8. @Michael Baun #7

    By “Christians” do you mean the head of the organization, a practicing Hindu?
    https://religionnews.com/2019/02/18/krish-omara-vignarajah-former-refugee-and-obama-white-house-advisor-to-head-lirs/

    Here is the press release on her being brought on as the head:
    https://www.lirs.org/lirs-appoints-krish-vignarajah-as-president-and-ceo/

    “The selection of Krish is an embodiment of the Lutheran commitment to be a church for the sake of the world.”

    Just look at the good they do at their twitter feed.
    https://twitter.com/LIRSorg?ref_src=twsrc%5Egoogle%7Ctwcamp%5Eserp%7Ctwgr%5Eauthor

  9. @Pastor Joshua Scheer #8

    Hindu’s do not declare the gospel . And I do agree with you it is an unfortunate development. In the past the criticisms of Steadfast Lutherans focused on actions they disagreed with. What is also truly unfortunate is that a Hindu would be more compassionate towards immigrants than many Lutherans.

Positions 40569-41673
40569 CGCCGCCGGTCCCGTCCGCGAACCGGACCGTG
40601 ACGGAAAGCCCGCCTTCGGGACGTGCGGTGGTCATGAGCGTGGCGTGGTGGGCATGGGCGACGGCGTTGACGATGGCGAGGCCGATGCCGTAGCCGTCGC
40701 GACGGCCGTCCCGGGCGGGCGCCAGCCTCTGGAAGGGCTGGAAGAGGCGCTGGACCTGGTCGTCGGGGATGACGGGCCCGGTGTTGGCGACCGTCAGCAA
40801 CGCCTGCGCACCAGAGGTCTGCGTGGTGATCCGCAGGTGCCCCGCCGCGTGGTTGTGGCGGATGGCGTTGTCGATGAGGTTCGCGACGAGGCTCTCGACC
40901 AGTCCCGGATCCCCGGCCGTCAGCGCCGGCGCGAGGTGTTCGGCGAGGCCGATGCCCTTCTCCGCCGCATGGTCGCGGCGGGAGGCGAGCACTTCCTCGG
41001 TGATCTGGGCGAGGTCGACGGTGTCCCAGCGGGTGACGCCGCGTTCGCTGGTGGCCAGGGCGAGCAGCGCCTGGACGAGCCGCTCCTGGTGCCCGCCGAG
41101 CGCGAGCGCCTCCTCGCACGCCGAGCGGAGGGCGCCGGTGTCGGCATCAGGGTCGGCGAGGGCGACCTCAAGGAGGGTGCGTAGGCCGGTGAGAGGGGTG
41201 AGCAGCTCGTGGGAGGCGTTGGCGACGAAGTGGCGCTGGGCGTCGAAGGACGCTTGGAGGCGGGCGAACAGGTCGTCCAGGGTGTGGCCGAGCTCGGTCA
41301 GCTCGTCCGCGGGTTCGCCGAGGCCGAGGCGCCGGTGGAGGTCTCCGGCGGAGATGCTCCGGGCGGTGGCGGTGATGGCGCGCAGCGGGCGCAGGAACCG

Having volunteered in the past for Love Inc. I am well aware of the difficulties of Christian service present in the evangelical world today. That evangelism and humanitarian aid would be separated isn’t what our savior commanded. Frankly I think Lutherans need more opportunities to volunteer in our communities, as true representatives of Christ. I would welcome a discussion on this from you on how we can do this. I plan to write a letter in regard to this. Any ideas on where I can effectively send it.